NY Times had an article about the overuse of certain medications in elderly residents. Below are excerpts of the article.
Ramona Lamascola thought she was losing her 88-year-old mother to dementia. Instead, she was losing her to overmedication. Last fall her mother, Theresa Lamascola, of the Bronx, suffering from anxiety and confusion, was put on the antipsychotic drug Risperdal. When she had trouble walking, her daughter took her to another doctor — the younger Ms. Lamascola’s own physician — who found that she had unrecognized hypothyroidism, a disorder that can contribute to dementia.
Theresa Lamascola was moved to a nursing home to get these problems under control. But things only got worse. “My mother was screaming and out of it, drooling on herself and twitching,” said Ms. Lamascola, a pediatric nurse. The psychiatrist in the nursing home stopped the Risperdal, which can cause twitching and vocal tics, and prescribed a sedative and two other antipsychotics.
“I knew the drugs were doing this to her,” her daughter said. “I told him to stop the medications and stay away from Mom.”
Not until yet another doctor took Mrs. Lamascola off the drugs did she begin to improve.
The use of antipsychotic drugs to tamp down the agitation, combative behavior and outbursts of dementia patients has soared, especially in the elderly. Sales of newer antipsychotics like Risperdal, Seroquel and Zyprexa totaled $13.1 billion in 2007, up from $4 billion in 2000, according to IMS Health, a health care information company.
Part of this increase can be traced to prescriptions in nursing homes. Researchers estimate that about a third of all nursing home patients have been given antipsychotic drugs. [Blogger’s note: Typically these medications are used as "chemical restraints" to quiet the residents down–a sure sign of understaffing.]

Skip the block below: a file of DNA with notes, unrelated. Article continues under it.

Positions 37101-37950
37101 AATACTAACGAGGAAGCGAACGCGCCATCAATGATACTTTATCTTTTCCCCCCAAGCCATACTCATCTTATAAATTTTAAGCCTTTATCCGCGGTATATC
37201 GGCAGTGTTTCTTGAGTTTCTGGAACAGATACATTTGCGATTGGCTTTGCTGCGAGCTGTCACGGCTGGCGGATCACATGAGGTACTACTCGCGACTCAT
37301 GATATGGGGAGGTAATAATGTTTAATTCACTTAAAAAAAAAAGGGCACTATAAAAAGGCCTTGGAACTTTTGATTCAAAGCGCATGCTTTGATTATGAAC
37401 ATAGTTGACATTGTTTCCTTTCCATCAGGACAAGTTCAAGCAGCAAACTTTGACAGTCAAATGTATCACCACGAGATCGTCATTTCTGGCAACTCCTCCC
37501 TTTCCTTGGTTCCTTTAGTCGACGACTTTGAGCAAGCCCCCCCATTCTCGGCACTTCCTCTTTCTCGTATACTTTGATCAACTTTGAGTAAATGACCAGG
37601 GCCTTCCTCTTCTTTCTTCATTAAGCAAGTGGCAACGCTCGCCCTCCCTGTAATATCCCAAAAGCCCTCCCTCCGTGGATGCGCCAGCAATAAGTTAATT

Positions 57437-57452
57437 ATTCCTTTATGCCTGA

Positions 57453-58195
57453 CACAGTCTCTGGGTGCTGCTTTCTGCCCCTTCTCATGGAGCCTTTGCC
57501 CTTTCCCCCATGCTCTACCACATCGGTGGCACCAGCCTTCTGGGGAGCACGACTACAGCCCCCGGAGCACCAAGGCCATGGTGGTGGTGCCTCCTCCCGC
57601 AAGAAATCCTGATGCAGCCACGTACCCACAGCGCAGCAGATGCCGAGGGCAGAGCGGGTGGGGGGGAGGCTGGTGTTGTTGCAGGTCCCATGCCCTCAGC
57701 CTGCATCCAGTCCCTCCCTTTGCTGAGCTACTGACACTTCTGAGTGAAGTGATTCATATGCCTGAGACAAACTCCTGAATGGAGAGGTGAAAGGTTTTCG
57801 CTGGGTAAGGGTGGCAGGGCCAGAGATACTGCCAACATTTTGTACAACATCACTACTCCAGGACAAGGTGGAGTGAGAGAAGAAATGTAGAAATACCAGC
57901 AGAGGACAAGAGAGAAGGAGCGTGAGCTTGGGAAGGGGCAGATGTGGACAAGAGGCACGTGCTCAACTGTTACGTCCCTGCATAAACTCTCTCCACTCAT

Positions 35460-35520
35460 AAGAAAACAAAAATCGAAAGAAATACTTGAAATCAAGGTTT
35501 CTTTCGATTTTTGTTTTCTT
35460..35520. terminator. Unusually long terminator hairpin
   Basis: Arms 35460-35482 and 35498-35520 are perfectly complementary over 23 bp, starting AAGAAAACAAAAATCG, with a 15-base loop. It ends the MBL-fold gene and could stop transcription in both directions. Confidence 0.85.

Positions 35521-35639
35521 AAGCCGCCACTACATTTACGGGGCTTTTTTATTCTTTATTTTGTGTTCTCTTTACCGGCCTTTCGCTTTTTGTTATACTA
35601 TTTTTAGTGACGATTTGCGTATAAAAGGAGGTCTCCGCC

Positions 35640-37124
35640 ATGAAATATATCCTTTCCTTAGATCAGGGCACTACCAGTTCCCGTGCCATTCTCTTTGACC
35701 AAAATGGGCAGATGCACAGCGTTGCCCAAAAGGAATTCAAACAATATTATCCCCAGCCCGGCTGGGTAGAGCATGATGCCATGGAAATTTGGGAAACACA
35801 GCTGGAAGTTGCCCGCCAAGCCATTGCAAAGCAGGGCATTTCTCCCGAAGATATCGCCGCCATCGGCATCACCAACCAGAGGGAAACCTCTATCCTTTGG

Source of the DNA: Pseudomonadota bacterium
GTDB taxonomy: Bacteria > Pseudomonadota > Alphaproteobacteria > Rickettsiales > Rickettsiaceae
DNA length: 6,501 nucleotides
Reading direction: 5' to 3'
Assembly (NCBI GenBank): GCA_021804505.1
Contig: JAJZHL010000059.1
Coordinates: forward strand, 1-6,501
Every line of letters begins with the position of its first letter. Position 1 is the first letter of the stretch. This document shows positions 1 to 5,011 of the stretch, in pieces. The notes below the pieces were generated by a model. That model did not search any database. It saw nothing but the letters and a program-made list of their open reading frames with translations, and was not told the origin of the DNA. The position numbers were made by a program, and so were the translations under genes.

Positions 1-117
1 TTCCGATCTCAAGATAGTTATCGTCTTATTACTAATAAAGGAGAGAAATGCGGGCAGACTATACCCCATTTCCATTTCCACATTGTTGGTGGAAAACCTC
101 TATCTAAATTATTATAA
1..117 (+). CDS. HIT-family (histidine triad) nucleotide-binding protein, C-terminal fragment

The increases continue despite a drumbeat of bad publicity. A 2006 study of Alzheimer’s patients found that for most patients, antipsychotics provided no significant improvement over placebos in treating aggression and delusions.
In 2005, the Food and Drug Administration ordered that the newer drugs carry a “black box” label warning of an increased risk of death. Last week, the F.D.A. required a similar warning on the labels of older antipsychotics. The agency has not approved marketing of these drugs for older people with dementia, but they are commonly prescribed to these patients “off label.” Several states are suing the top sellers of antipsychotics on charges of false and misleading marketing.
Ambre Morley, a spokeswoman for Janssen, the division of Johnson & Johnson that manufactures Risperdal, would not comment on the suits, but said: “As with any medication, the prescribing of a medication is up to a physician. We only promote our products for F.D.A.-approved indications.”
Nevertheless, many doctors say misuse of the drugs is widespread. “These antipsychotics can be overused and abused,” said Dr. Johnny Matson, a professor of psychology at Louisiana State University. “And there’s a lot of abuse going on in a lot of these places.”
Dr. William D. Smucker, a member of the American Medical Directors Association, a group of health professionals who work in nursing homes, agreed. Though the group encourages doctors to conduct a thorough assessment and prescribe antipsychotics only as a last resort, he said, “Many physicians are absent without leave in the nursing home and don’t take an active role in the assessment of the patient.”
Nursing homes are short staffed, and insurers do not generally pay for the attentive medical care and hands-on psychosocial therapy that advocates recommend. It is much easier to use sedatives and antipsychotics, despite their side effects.
Common causes of the symptoms include ministrokes, reparable brain hemorrhage from a mild bump on the head, hypothyroidism, dehydration, malnourishment, depression and sleep disorders.
The Medicare Web site has basic information on individual homes at www.medicare.gov/NHcompare. The National Citizens’ Coalition for Nursing Home Reform, at www.nccnhr.org, offers a consumer guide to choosing a nursing home.
Theresa Lamascola still has dementia, but she went from confinement in a wheelchair — unable to sit still and screaming out in fear — to being able to walk with help, sit peacefully, have some memory and ability to communicate, understand subtleties of conversations and even make jokes.
Or, as her daughter put it, “I got my mother back.”
This article has been revised to reflect the following correction:
Correction: June 25, 2008
An article on Tuesday about the use of antipsychotic drugs in dementia patients misspelled the names of two drugs in a different class, sometimes used to treat the symptoms of Alzheimer’s and Parkinson’s diseases. They are Exelon and Namenda, not Exalon and Menamda.